The error of those who do not know this is compound: not just in the very idea that the purpose of the Jewish nation is to make an example of good behavior for all other nations to follow, but also in the details of that example. Indeed, were people, especially Progressives, to take a closer look at God’s commands to the Jewish nation in the Torah, they would shun and abhor the idea that the nation of Israel should be an example for all other nations. Look at the following mitzvah, from the coming weekly parashah, in Deuteronomy 20:16–18:
 Howbeit of the cities of these peoples, that the LORD thy God giveth thee for an inheritance, thou shalt save alive nothing that breatheth,  but thou shalt utterly destroy them: the Hittite, and the Amorite, the Canaanite, and the Perizzite, the Hivite, and the Jebusite; as the LORD thy God hath commanded thee;  that they teach you not to do after all their abominations, which they have done unto their gods, and so ye sin against the LORD your God.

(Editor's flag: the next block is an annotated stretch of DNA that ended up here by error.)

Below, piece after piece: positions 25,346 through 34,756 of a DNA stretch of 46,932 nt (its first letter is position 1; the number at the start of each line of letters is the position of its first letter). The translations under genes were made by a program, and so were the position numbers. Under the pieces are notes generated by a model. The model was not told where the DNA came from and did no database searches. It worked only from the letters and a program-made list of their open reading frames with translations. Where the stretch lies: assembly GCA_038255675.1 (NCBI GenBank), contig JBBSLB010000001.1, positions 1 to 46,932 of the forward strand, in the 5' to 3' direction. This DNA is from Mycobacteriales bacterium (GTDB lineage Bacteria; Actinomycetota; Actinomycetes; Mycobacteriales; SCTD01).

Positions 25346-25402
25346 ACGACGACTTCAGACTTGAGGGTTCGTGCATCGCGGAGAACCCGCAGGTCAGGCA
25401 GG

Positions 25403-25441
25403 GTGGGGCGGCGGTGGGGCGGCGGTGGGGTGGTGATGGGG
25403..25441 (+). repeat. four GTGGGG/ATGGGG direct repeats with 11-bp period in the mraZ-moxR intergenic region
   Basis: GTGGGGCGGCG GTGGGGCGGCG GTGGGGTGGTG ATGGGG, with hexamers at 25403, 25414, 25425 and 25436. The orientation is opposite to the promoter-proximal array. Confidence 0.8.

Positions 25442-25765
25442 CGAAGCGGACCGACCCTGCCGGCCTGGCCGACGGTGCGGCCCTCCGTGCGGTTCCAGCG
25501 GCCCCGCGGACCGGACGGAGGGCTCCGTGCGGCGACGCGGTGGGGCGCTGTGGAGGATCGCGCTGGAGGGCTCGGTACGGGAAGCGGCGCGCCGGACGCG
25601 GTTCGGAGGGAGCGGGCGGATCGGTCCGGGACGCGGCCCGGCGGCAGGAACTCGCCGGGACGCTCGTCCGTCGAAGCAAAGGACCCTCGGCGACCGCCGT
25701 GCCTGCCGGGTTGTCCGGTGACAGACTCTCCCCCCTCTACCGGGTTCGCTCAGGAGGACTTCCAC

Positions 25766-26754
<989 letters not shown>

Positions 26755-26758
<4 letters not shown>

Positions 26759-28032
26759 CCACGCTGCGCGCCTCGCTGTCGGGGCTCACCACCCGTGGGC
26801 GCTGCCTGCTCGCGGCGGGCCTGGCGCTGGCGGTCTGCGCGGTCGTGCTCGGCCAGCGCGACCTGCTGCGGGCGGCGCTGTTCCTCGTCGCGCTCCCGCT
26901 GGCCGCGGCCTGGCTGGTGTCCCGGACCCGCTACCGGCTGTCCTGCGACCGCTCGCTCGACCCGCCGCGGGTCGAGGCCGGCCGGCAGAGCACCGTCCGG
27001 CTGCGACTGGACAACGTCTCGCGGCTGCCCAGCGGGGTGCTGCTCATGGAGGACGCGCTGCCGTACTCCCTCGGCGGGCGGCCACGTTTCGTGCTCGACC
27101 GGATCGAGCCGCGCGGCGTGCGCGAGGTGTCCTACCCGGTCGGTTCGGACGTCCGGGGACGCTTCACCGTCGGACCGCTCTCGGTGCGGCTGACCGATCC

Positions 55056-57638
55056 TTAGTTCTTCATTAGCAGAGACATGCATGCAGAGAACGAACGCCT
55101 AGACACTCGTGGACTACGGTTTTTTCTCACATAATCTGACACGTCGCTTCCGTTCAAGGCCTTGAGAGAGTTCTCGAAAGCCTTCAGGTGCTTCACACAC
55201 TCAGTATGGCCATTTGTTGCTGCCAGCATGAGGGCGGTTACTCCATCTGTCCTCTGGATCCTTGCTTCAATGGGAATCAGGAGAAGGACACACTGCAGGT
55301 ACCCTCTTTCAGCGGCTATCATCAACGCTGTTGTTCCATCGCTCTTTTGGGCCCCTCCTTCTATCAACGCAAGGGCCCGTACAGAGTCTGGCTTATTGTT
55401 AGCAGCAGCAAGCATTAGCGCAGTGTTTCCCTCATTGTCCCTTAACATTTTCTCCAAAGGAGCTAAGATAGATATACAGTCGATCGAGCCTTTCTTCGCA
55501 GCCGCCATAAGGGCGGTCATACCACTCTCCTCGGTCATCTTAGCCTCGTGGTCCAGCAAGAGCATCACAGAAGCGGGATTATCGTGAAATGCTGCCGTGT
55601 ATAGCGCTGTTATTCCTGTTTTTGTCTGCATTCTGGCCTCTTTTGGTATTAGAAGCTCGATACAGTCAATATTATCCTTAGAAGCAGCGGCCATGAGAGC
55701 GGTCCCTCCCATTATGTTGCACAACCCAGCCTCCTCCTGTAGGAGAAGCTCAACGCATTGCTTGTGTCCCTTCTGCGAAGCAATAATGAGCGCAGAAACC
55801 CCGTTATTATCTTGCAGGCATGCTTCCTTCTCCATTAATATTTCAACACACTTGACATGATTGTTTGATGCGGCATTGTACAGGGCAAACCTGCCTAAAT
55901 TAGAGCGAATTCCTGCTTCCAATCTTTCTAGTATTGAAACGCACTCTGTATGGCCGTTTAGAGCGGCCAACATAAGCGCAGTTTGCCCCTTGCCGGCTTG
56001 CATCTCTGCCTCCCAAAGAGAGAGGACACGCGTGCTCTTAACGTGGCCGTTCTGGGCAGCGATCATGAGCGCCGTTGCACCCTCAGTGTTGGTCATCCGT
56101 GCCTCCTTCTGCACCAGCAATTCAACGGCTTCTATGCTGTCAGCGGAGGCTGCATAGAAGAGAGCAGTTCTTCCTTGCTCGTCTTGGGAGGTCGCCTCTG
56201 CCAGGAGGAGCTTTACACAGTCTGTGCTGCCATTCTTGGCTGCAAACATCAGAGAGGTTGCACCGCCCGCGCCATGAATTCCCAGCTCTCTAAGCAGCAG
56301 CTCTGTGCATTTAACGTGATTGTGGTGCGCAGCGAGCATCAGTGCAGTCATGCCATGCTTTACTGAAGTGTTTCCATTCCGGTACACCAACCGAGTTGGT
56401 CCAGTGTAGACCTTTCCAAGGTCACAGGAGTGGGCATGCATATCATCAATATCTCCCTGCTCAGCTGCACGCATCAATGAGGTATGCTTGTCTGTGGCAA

This is a command to do genocide—there is no point in whitewashing it, and the orthodox rabbinical commentaries interpret it so as well. (Note: I do not advocate genocide of the Muslims; per the Rambam, they are not idol-worshipers, so the mitzvah cannot apply to them; mass expulsion, however, is applicable.) If the Jewish nation is to serve as an example for all other nations by its deeds, then the world is in deep trouble. It is only when viewed from the true purpose of the Jewish nation, holiness, that this mitzvah makes sense: the Land of Israel must be made holy, and that is to be achieved through the one-time act of purging it of all idolatry. It is obvious to me that this explanation still won’t assuage the horror of the Progressives, those advocates of cultural pluralism (even if said pluralism is expressed in not so savory ways), but it should suffice for showing that the concept of, “Jews exhibit good behavior, nations imitate them, voilà! The world becomes a utopia” is a total misconception.